Sedum lawn

Creeping Jenny

One of my (admittedly odd) hobbies is pitting plants against each other. Not in a “two plants enter, one plant leaves” Thunderdome battle, but simply seeing which plant fills a particular need best, and which varieties work well together too.

This has a benefit in my work, as I have a lot of firsthand experience in odd plant pairings, and also which plants do the job you want them to do.

Today, I’m pleased to report the results of a recent “groundcover competition” I had. The contestants are: Lithodora, Green Sedums, Creeping Jenny, Thyme (groundcover not the herb), Baby Tears, and on the north side some rather aggressive moss.

I didn’t originally plant these groundcovers with the intention of “the strongest will survive”; however, that is indeed what has happened.  These groundcovers are all growing under & around a 100’ cedar tree & rockery bed.  Here is the rundown now that they have literally run into each other. 

Creeping Jenny:  Lovely in a container, but not so much for a large garden bed. This is because it’s not dense enough to suppress weeds. Also, when it’s grown in a semi to full sun location, it takes on a bright yellow color, which may or may not be what you want.  On the upside, this groundcover will definitely grow under large maples with dry soil and it’s tough as nails once established.

Baby Tears:  I first fell in love with this groundcover on a Bainbridge Island garden tour when I saw them planted between aggregate pavers, and they looked so nice and tidy.  Baby tears can be grown under cedars and maples; however, they must remain moist during the summer months otherwise you will have a brown mat. For the competition, I planted it around various pavers including flagstone.  The thinner the paver the faster baby tears will grow over the paver.  This is not a big deal to clip this back if you have a small area, but for anything larger, well… can you see yourself on your hands and knees trimming a 30’ path of pavers?  Me neither.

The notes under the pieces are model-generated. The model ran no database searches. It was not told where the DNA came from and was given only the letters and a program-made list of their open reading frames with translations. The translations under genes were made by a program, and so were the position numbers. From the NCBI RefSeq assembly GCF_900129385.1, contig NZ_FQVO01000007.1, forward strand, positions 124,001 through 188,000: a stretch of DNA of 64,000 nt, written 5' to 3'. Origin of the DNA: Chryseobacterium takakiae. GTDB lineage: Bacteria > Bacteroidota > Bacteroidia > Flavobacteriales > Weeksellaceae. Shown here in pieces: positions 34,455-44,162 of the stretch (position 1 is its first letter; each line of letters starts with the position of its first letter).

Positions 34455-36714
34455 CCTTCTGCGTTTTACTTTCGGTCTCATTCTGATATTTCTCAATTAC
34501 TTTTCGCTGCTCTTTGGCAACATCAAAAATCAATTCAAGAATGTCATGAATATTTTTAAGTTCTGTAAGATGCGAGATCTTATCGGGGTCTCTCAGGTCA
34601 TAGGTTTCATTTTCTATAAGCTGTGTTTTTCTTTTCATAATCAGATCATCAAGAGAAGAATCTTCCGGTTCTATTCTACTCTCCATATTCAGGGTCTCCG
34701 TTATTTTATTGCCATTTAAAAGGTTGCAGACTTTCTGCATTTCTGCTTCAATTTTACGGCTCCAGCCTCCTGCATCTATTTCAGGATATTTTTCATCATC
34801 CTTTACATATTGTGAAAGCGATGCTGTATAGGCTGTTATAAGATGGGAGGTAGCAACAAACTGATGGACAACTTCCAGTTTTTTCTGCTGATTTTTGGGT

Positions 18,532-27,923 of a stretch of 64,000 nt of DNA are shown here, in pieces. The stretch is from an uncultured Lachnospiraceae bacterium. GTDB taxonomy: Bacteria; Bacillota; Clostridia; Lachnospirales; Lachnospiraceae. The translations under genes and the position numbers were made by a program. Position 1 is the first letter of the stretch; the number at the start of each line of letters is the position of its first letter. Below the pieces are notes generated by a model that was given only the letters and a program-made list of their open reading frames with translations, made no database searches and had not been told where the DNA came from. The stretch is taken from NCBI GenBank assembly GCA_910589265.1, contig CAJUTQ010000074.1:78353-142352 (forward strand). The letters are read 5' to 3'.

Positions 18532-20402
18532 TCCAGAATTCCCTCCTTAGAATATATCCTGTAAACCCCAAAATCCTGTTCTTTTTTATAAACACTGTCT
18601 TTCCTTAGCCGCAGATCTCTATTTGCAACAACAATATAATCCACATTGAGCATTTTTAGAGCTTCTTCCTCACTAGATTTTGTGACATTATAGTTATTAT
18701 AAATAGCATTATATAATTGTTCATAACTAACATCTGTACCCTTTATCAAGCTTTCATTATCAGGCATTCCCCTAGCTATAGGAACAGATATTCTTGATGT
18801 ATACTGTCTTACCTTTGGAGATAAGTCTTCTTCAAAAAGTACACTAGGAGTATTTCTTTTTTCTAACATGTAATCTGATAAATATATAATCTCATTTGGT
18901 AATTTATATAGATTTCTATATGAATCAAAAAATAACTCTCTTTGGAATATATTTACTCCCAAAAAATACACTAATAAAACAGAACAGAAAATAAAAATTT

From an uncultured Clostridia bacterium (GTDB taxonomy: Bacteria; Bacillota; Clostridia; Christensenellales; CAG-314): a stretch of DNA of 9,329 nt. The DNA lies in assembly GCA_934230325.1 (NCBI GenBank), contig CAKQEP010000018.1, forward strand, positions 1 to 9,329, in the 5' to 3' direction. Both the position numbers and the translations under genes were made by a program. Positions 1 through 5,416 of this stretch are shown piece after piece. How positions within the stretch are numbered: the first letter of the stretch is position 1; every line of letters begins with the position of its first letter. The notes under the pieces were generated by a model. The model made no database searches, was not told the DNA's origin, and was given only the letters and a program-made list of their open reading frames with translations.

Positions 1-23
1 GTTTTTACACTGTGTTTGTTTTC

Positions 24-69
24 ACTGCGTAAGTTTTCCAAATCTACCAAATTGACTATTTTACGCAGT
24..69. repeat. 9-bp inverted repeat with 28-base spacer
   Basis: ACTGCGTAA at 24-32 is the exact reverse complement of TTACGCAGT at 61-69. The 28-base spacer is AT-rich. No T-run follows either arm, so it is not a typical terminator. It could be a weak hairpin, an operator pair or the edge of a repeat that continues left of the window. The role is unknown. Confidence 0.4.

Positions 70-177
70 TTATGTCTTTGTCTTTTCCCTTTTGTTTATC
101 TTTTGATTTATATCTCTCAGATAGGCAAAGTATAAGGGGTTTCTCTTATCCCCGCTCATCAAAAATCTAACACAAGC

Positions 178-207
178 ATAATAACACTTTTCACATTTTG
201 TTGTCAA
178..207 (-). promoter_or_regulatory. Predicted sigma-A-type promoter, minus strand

Sedums:  The workhorse plant of the garden. Sedum groundcovers are not just for full sun, as they can grow in semi-shade conditions and under cedars and maples. That said, in our competition, it is currently being overtaken by the lithordora.  My advice: use one type of sedum groundcover in a planting bed, not 12 different varieties.  Sedums do a great job at suppressing the weeds once it covers the bed. You can also use sedums to replace your lawn for a no-more-mow alternative.

Thyme:  The pink-blooming thyme looks great in the cedar tree bed, as it is growing on several large rocks and also receives full sun.  That said, I also have this planted near a bench seat by my pond, and the natural moss is starting to invade the thyme, which is not a great look.  Moss turns brown when it’s growing sunny conditions.  Moss also turns brown if you pour salt on a slug that happens to be gliding across the moss (I’ll cover slugs in another posting.)

Last (but certainly not least), we have our winner: Lithodora ‘Grace Ward’

Why does Lithodora get our coveted groundcover trophy? Let’s list the reasons:

  • It’s evergreen.
  • It creates a dense 3” high mat that really covers the ground.
  • The dense mat means weeds do not see the light of day. No light = no weeds.  
  • Long bloom time


Note: Lithodora will overtake any smaller plants.  Personally I wouldn’t plant anything less than 3’x3’ plant/shrub in a bed that uses Lithodora as the groundcover. But that aside, it’s a clear winner!

Hopefully this information will be useful to you when looking for a groundcover. All of the groundcovers I tested have merit, so for your particular application, perhaps one of the four non-winners suits you best. And as always, Garden Girl is here to help if you need it. 

Baby Tears

 Lithodora ‘Grace Ward’

Use Thyme to save Time

Snippin’ & Stuffin’

Landscape Designer for YOUR Lifestyle

The Garden Girl Groundcover Competition

Common groundcovers in the Pacific Northwest